V for DME
More recent research suggests that vitrectomy works in DME – and that it might be the cost-effective treatment we’re looking for
J. Fernando Arevalo |
Diabetic macular edema (DME) is a major cause of visual impairment. It is currently treated with anti-VEGF therapy – but it might not stay that way for much longer. As private insurers and national health care systems struggle to manage the escalating costs associated with monthly anti-VEGF therapy, it is obvious that a long-lasting, reasonably priced treatment for DME is needed – and I think vitrectomy could be the answer.
Vitrectomy removes traction, eliminates vasoproliferative factors, and improves oxygenation. But despite several retrospective and prospective studies showing that vitrectomy significantly decreases DME, it is not yet supported by good clinical evidence. Many of the existing studies lack consistent enrollment criteria, control groups, and standardized measurements of visual acuity (VA), as well as the use of more advanced OCT technology.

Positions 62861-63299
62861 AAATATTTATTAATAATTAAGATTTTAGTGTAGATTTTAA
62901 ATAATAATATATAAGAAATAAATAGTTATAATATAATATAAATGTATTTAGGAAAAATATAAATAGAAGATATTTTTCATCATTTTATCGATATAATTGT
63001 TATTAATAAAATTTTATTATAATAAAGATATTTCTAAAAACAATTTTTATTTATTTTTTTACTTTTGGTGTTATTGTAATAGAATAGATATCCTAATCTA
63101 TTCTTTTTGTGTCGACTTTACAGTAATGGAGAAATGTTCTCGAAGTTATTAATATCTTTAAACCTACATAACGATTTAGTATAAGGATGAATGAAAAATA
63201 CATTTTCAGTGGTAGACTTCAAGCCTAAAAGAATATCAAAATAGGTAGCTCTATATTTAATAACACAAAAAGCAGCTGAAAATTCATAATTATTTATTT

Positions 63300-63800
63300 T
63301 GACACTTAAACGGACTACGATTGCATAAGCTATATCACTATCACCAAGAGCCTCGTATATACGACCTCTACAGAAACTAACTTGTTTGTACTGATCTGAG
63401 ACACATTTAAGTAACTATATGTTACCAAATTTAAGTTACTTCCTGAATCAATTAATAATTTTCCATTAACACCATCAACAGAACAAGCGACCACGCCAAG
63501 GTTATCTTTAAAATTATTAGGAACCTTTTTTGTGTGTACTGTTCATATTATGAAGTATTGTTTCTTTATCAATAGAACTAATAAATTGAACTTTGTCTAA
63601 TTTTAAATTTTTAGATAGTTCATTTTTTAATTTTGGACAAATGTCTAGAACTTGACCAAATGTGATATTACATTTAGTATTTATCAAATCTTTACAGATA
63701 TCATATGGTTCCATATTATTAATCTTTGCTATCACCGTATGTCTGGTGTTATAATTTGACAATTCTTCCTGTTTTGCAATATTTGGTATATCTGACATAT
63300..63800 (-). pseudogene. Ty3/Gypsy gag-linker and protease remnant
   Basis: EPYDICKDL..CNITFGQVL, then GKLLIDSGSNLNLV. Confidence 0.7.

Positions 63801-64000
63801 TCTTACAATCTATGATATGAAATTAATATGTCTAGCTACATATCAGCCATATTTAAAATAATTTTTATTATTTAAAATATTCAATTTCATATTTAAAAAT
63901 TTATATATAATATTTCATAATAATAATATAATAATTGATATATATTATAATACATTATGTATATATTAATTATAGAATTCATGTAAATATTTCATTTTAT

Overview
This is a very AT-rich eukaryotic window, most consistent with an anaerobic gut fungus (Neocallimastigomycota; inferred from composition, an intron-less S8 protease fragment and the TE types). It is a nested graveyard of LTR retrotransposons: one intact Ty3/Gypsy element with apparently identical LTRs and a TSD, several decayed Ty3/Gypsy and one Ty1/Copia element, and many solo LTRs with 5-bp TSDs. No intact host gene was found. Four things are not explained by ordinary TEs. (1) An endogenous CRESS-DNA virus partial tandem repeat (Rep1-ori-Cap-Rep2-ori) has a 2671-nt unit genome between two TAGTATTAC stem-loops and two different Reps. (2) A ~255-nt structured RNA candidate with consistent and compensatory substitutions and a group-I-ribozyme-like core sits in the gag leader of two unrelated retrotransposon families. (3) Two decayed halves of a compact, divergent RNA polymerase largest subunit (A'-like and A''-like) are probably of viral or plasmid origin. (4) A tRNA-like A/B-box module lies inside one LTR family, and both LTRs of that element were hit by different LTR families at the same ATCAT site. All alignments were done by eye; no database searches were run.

Read the full article now
Log in or register to read this article in full and gain access to The Ophthalmologist’s entire content archive. It’s FREE and always will be!
Or register now - it’s free and always will be!
You will benefit from:
- Unlimited access to ALL articles
- News, interviews & opinions from leading industry experts
- Receive print (and PDF) copies of The Ophthalmologist magazine
Or Login via Social Media
By clicking on any of the above social media links, you are agreeing to our Privacy Notice.